Historical Significance or Value
At the most basic level, the Caroline Bay Memorial Wall has historical significance as a marker of where the beach at Caroline Bay once was and how much further to the north it has moved over time. At another level, it has historical significance through its role as a war memorial, with emphasis on the sites of international conflict and recognition of those awarded the Victoria Cross, Britain’s highest award for valour. World War One memorials were erected all around New Zealand in the period after the war, as part of a broader tradition of memorialising the war dead and acknowledging the sacrifices made by those who participated in the war. The war itself was of great significance to New Zealand and, in recent years, has come to be seen as important part of the construction of our national identity. The war memorials that dot the country, such as that at Caroline Bay, are an important part of this.
Aesthetic Significance or Value
The Caroline Bay Memorial Wall has some aesthetic value. It is a simple design and the repeating elements of the balls on the pillars is pleasing on the eye, particularly as the wall curves alongside the path, giving the illusion of endlessly repeated forms that photographers love to capture. The form and shadows of the sundial also have visual appeal.
Social Significance or Value
The social significance of the Caroline Bay Memorial Wall is demonstrated by the considerable interpretation installed at the site in 2008-2009. This social significance relates to its function as a war memorial and thus closely overlaps with its historical significance. But it has significance for another group as well – sundial aficionados – and is included in a trail of sundials in Timaru.
(a) The extent to which the place reflects important or representative aspects of New Zealand history
The Caroline Bay Memorial Wall reflects both New Zealand’s involvement in World War One and the extensive construction of memorials that took place around the country following the war. In the years since, the war has come to be seen as one of the most important defining events in both New Zealand’s history and the development of its sense of identity. As a memorial that lists many of the battlefields where New Zealanders fought, the memorial wall is intimately connected with World War One.
(b) The association of the place with events, persons, or ideas of importance in New Zealand history
The Caroline Bay Memorial Wall is connected with the events of World War One and also with those men who are named on it. It is also part of the tradition in New Zealand (and further afield) of erecting memorials to members of the armed forces following war. Many of these memorials have become significant places of remembrance in more recent times, with Anzac Day services held at them. While this is not the case with the Caroline Bay War Memorial, it has become a site of interpretation.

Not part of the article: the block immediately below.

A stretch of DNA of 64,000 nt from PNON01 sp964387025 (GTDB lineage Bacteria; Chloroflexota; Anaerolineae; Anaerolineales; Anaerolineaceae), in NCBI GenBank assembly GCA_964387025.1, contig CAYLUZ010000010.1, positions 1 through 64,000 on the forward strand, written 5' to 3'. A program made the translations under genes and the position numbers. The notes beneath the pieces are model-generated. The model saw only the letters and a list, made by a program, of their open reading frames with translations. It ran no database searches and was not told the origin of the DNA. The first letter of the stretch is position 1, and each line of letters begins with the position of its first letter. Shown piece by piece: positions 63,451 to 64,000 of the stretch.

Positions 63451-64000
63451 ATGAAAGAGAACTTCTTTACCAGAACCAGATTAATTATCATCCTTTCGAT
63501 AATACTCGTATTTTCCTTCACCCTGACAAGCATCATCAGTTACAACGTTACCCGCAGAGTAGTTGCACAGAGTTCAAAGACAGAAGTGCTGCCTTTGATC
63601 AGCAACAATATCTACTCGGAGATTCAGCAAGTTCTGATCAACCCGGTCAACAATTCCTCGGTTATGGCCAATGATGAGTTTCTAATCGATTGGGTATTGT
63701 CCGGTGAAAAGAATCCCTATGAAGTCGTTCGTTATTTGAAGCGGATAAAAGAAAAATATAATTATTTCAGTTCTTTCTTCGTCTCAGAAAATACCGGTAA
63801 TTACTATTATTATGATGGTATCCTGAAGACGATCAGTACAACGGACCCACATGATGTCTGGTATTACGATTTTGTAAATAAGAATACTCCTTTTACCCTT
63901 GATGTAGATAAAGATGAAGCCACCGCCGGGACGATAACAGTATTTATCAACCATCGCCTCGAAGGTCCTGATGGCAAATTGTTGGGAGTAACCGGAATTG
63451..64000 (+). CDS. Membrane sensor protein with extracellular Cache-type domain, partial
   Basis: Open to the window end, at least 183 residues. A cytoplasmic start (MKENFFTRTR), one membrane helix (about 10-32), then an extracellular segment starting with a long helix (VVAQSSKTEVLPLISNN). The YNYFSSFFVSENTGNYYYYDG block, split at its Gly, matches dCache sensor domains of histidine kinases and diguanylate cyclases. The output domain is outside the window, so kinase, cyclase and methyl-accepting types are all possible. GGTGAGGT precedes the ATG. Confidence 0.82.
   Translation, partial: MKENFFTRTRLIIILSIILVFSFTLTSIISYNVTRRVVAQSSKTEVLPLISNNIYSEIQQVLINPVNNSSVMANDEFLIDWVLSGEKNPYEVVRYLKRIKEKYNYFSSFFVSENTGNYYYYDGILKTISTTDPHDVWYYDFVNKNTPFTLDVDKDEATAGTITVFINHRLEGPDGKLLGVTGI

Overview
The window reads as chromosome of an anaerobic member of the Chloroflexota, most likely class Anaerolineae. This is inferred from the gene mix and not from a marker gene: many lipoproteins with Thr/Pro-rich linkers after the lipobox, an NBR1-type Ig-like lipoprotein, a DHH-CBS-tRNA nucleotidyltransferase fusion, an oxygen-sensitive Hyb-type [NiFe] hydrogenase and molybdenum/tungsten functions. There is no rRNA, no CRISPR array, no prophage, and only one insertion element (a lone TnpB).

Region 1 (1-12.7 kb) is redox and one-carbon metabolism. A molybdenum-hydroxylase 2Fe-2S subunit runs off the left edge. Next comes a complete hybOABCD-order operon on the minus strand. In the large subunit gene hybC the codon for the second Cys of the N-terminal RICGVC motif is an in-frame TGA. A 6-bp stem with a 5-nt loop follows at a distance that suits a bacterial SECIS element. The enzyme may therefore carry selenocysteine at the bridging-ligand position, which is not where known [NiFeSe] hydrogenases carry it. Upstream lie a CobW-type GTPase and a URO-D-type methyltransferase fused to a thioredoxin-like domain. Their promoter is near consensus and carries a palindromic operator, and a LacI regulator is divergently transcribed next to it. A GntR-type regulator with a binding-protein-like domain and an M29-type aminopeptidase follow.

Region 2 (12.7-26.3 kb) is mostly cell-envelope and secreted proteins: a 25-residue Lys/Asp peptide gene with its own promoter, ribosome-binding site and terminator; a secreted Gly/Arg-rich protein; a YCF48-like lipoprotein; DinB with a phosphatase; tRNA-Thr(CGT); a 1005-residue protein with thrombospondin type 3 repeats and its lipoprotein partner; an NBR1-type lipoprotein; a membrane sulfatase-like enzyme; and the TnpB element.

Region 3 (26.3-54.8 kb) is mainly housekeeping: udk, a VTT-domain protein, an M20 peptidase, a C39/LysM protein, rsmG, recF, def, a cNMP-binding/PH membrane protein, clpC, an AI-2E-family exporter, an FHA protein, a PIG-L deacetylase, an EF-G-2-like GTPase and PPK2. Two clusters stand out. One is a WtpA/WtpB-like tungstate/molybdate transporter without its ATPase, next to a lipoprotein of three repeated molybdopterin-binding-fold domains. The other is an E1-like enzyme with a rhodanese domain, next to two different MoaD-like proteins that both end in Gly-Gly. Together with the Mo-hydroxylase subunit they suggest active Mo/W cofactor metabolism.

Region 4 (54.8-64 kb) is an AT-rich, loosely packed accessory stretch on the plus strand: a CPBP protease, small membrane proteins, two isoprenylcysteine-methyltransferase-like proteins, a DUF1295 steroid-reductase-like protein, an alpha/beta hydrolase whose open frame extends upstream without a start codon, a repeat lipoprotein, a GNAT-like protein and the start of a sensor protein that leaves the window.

(c) The potential of the place to provide knowledge of New Zealand history
The Caroline Bay Memorial Wall provides knowledge of not just New Zealand but global history, by highlighting the names of so many battles that formed part of World War One. This serves to illustrate the geographic extent of the war, and why it is called a world war. The memorial wall also provides significant information about New Zealand’s Victoria Cross winners from World War One.
(e) The community association with, or public esteem for the place
The public esteem for the Caroline Bay Memorial Wall is demonstrated by the interpretation that was installed in 2008-2009, which was funded through public donations.
(f) The potential of the place for public education
The potential of the Caroline Bay Memorial Wall as a place for public education is amply demonstrated by the interpretation that has been installed. Rather than focusing on the human scale of the tragedy, this memorial demonstrates and highlights the geographic extent of the war and, in so doing, serves to remind us that the war was not just a tragedy for those New Zealanders who lost loved ones but also for those further afield whose homes were directly affected by the war.
(h) The symbolic or commemorative value of the place
Although not a focus of Anzac Day services in the way that other war memorials are, the Caroline Bay Memorial Wall is nonetheless a place of remembrance and commemoration. In particular, it commemorates those who won the Victoria Cross. It also commemorates the extent of the war and thus, to some degree, the broad-ranging effects of the war.
(j) The importance of identifying rare types of historic places